Conor Oberst Releases Intimate New Solo Album

Conor Oberst, the singer, songwriter and leader of the trailblazing band Bright Eyes, has a new solo album. Critic Tom Moon thinks Upside Down Mountain is his most intimate and engaging work in years.

Copyright © 2014 NPR. For personal, noncommercial use only. See Terms of Use. For other uses, prior permission required.

AUDIE CORNISH, HOST:

Since he first began attracting attention with the band Bright Eyes in 1998, Conor Oberst has been busy. He's founded two record labels, started several bands and recorded a prolific amount of songs. The Nebraska singer largely avoided releasing albums under his own name, but this week brings a new solo album. It's called "Upside Down Mountain." Reviewer Tom Moon says it's his most intimate and engaging work in years.

TOM MOON, BYLINE: It's a special talent, sounding like damaged goods on demand.

(SOUNDBITE OF SONG, "TIME FORGOT")

CONOR OBERST: (Singing) Polished my shoes, I bought a brand new hat, moved to a town, the town took off.

MOON: Lots of singer/songwriters try it. Some manage a vague sense of hurt and that's about it. They don't have stories to tell. This is not Conor Oberst's problem.

(SOUNDBITE OF SONG, "TIME FORGOT")

OBERST: (Singing) I want to walk in that howling winter that's scattered all my thoughts.

MOON: Oberst takes advantage of his wounded vocal affectation, uses it to layer meaning into carefully wrought songs. This one begins as a fairly ordinary account of a wandering soul. As we hear about what he longs for, a profile emerges of a person hounded by shadows, trying to escape something.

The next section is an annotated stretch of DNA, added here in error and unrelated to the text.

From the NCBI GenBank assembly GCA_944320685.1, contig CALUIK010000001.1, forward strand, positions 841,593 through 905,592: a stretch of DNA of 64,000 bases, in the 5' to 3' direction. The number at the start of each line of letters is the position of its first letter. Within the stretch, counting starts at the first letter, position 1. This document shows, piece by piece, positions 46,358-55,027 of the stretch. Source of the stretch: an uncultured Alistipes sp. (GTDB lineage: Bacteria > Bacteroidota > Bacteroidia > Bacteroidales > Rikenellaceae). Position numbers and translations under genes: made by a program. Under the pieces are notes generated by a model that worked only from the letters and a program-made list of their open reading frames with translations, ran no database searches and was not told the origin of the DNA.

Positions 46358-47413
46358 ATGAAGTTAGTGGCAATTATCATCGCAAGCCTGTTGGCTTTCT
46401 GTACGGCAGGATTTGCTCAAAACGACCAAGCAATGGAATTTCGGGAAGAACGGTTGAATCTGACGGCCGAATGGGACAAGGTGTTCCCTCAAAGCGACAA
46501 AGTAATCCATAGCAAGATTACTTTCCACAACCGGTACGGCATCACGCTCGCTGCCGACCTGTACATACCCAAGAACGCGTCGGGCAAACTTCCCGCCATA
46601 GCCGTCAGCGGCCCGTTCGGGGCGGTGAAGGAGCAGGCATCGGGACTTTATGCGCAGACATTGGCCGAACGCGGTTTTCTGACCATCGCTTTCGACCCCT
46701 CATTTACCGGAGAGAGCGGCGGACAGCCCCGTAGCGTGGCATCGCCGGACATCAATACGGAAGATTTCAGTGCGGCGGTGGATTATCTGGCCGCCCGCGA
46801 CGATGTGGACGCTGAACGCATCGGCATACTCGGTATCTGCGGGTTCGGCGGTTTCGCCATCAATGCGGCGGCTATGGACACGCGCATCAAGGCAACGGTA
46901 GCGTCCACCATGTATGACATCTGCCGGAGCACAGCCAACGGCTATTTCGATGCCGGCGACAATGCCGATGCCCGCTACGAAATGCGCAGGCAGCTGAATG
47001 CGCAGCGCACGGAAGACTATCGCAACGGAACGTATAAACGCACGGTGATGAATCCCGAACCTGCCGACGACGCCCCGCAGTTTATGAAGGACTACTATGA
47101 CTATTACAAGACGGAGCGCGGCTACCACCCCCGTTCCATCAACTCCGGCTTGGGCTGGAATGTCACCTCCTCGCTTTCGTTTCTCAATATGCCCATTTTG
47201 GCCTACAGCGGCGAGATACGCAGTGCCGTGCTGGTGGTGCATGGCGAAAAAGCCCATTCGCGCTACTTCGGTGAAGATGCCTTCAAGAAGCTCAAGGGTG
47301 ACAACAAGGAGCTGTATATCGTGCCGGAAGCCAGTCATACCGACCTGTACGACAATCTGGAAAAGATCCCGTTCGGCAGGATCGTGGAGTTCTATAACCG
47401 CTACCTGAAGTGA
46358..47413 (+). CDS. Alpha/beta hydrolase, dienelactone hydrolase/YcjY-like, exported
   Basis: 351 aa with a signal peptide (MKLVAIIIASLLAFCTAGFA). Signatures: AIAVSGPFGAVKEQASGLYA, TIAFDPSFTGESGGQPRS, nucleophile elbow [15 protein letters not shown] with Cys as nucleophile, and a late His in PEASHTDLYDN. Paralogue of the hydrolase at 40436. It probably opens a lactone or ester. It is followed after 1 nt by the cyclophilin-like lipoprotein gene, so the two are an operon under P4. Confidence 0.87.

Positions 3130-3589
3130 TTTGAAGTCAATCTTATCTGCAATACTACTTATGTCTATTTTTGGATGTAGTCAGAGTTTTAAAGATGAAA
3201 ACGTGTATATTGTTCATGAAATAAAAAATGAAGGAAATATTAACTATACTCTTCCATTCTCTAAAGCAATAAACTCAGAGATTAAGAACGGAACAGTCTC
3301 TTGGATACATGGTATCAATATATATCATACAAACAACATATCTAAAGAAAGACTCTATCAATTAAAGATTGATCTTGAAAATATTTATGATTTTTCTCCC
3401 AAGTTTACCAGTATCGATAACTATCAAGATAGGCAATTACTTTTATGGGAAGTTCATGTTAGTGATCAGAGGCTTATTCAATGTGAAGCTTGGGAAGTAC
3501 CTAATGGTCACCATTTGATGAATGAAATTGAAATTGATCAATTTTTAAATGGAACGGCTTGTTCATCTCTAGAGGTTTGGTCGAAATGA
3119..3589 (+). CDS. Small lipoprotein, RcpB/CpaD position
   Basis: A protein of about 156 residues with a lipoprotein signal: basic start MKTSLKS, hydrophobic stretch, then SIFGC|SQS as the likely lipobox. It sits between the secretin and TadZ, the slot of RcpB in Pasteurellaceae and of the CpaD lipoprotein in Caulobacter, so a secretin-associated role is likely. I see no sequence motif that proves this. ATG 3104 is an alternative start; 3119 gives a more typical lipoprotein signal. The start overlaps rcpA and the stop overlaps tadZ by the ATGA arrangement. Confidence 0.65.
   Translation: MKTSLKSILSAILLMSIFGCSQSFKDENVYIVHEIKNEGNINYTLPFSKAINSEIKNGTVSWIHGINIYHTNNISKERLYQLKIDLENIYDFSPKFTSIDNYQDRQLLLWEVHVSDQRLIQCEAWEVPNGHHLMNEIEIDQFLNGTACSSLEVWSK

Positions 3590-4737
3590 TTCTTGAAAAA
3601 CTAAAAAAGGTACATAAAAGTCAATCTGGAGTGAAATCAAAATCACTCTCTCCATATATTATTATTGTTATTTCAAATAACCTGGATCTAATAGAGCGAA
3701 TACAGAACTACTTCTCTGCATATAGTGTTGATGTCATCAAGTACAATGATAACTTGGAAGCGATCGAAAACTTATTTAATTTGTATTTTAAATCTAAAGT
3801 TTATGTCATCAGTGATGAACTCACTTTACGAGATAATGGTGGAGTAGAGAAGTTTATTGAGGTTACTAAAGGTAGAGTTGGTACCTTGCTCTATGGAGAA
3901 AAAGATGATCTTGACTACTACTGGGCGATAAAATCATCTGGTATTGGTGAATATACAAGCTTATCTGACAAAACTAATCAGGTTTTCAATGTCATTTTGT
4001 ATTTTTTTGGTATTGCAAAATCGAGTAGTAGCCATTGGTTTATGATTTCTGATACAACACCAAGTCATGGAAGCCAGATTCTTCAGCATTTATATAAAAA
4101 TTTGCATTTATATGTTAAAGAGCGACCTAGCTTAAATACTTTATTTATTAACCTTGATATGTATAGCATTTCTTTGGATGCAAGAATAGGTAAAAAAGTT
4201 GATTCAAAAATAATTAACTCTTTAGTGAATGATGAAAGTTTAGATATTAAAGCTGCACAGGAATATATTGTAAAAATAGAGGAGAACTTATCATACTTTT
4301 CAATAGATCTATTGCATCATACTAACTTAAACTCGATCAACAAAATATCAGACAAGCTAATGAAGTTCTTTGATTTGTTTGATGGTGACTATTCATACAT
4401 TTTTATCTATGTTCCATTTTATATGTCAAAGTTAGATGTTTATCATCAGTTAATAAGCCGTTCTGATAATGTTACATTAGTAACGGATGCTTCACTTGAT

(SOUNDBITE OF SONG, "TIME FORGOT")

OBERST: (Singing) (Unintelligible)

MOON: Throughout this album, Oberst's characters struggle with the quagmire of memory. A bunch of the songs explore what it means to hold on to the last glimmer of a very much vanished love.

(SOUNDBITE OF SONG, "ARTIFACT #1")

OBERST: (Singing) Life can't compete with memories that never have to change.

MOON: Alongside those raw moments are more even-tempered examples of storytelling. One of them borrows and then improves upon the theme of Harry Chapin's ode, "Cats in the Cradle."

(SOUNDBITE OF SONG, "YOU ARE YOUR MOTHER'S CHILD")

OBERST: (Singing) I remember the day you appeared on this earth, (unintelligible) like the ocean got blood on my shirt, from my camera angle, it looked like it hurt, but your mom had a big ol' smile. We drove you home, saw your yellowing skin, packed a few things and drove you back again. Stayed up all night worrying, wondering what was going to make it better.

MOON: That is surprisingly old school songwriting. Turns out Conor Oberst can work at conceit with the best of them. This new collection shows Oberst has grown significantly as a craftsman, but he's held onto the elements that made his earlier writings so compelling, the wordy fever dream verses, that perpetually troubled delivery. He calls this record "Upside Down Mountain," but it sounds like a career peak.

(SOUNDBITE OF SONG, "HUNDREDS OF WAYS")

OBERST: (Singing) Don't (unintelligible) don't you look so scared. Don't get so...

CORNISH: The new album by Conor Oberst is "Upside Down Mountain." Our reviewer is Tom Moon.

Copyright © 2014 NPR. All rights reserved. No quotes from the materials contained herein may be used in any media without attribution to NPR. This transcript is provided for personal, noncommercial use only, pursuant to our Terms of Use. Any other use requires NPR's prior permission. Visit our permissions page for further information.

NPR transcripts are created on a rush deadline by a contractor for NPR, and accuracy and availability may vary. This text may not be in its final form and may be updated or revised in the future. Please be aware that the authoritative record of NPR's programming is the audio.

Comments

 

Please keep your community civil. All comments must follow the NPR.org Community rules and Terms of Use. NPR reserves the right to use the comments we receive, in whole or in part, and to use the commenter's name and location, in any medium. See also the Terms of Use, Privacy Policy and Community FAQ.